Norwegian VFR guide 2017 updated

The CAA Norway has updated its VFR Guide   [link] . The booklet was made to assist VFR pilots when planning and conducting flights within Norwegian airspace.

The vast majority of the Norwegian land mass consists of mountainous terrain with countless valleys and deep fjords. You will enjoy a spectacular scenery and great fun while flying in these areas, but you should also bear in mind that the environment may suddenly “bite” you during unfavorable flight conditions.

The booklet tries to raise the awareness of such unfavorable flight conditions. Relevant rules and regulations applicable to VFR flights within Norway are covered and so is other information necessary for safe planning and conduct of flight. Set your own limitations and prepare for the expected so you do not have to recover from the unexpected! Here you can download it for free.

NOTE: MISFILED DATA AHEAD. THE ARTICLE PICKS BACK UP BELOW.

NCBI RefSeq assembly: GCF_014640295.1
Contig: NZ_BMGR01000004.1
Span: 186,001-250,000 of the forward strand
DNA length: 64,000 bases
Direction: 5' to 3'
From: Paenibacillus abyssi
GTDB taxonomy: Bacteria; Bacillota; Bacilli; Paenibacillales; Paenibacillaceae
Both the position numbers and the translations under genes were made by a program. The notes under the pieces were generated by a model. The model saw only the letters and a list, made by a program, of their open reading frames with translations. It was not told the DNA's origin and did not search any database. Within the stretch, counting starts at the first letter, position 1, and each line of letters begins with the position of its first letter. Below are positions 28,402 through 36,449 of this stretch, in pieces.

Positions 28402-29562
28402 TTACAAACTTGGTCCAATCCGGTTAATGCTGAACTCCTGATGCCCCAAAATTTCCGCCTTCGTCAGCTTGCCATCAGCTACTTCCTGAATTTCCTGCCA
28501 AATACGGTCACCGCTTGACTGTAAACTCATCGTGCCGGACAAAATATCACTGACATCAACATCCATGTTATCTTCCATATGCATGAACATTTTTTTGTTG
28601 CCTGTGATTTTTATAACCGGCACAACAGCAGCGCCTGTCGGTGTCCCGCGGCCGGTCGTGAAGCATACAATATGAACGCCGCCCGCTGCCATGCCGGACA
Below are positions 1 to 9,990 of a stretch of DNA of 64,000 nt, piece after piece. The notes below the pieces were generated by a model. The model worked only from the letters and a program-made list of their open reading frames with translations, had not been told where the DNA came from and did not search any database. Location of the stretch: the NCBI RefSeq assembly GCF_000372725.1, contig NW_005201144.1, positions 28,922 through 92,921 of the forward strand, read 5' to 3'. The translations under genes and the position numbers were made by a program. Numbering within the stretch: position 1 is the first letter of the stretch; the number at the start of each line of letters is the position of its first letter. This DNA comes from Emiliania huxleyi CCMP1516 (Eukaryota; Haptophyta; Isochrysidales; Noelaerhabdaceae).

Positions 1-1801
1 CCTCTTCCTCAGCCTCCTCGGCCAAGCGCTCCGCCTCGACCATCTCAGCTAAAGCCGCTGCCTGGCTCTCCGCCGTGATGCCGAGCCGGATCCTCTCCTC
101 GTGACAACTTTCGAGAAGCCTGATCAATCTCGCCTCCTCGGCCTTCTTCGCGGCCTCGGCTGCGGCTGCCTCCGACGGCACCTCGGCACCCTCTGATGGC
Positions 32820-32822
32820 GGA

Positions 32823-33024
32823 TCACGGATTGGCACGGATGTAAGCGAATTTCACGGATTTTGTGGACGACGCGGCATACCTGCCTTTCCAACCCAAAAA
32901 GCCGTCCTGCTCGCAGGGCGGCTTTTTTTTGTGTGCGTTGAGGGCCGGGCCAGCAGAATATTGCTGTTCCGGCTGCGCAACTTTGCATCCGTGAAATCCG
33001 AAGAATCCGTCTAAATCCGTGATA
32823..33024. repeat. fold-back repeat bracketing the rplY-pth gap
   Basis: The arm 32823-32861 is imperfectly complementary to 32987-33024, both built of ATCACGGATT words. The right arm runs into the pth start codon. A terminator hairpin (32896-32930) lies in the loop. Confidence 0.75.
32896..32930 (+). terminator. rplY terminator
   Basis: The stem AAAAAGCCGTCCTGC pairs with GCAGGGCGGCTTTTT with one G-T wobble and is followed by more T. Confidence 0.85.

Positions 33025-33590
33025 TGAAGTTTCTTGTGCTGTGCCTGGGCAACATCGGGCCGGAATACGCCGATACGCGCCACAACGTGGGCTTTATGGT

Part M Light delayed

EASA provided an update on the progress of Part-M-Light, the new maintenance regulation for aircraft below 2730kg. This regulation holds a lot of promise to simplify maintenance for GA aircrafts. EASA published its opinion back in 2016 and it was expected that the new regulation would go into effect later this year. Unfortunately, the process now seems to be further delayed. The initial indication was that the delay was purely due to capacity issues in the Commission and EASA Committee. Now, however, the message is that the legal experts in the Commission want to have the regulation reworded to improve legal clarity. This is bad news for several reasons: the original Part-M-Light proposal was deliberately written in a language that was short, clear and easy for the owner-pilot to relate to, and also the additional delay pushes all the benefits of a simpler maintenance regime further into the future. Currently the best case scenario is that the new regulation could be in effect mid-2019. The only good news is that they aren’t intending to make material changes to the content of the original Part-M-Light proposal.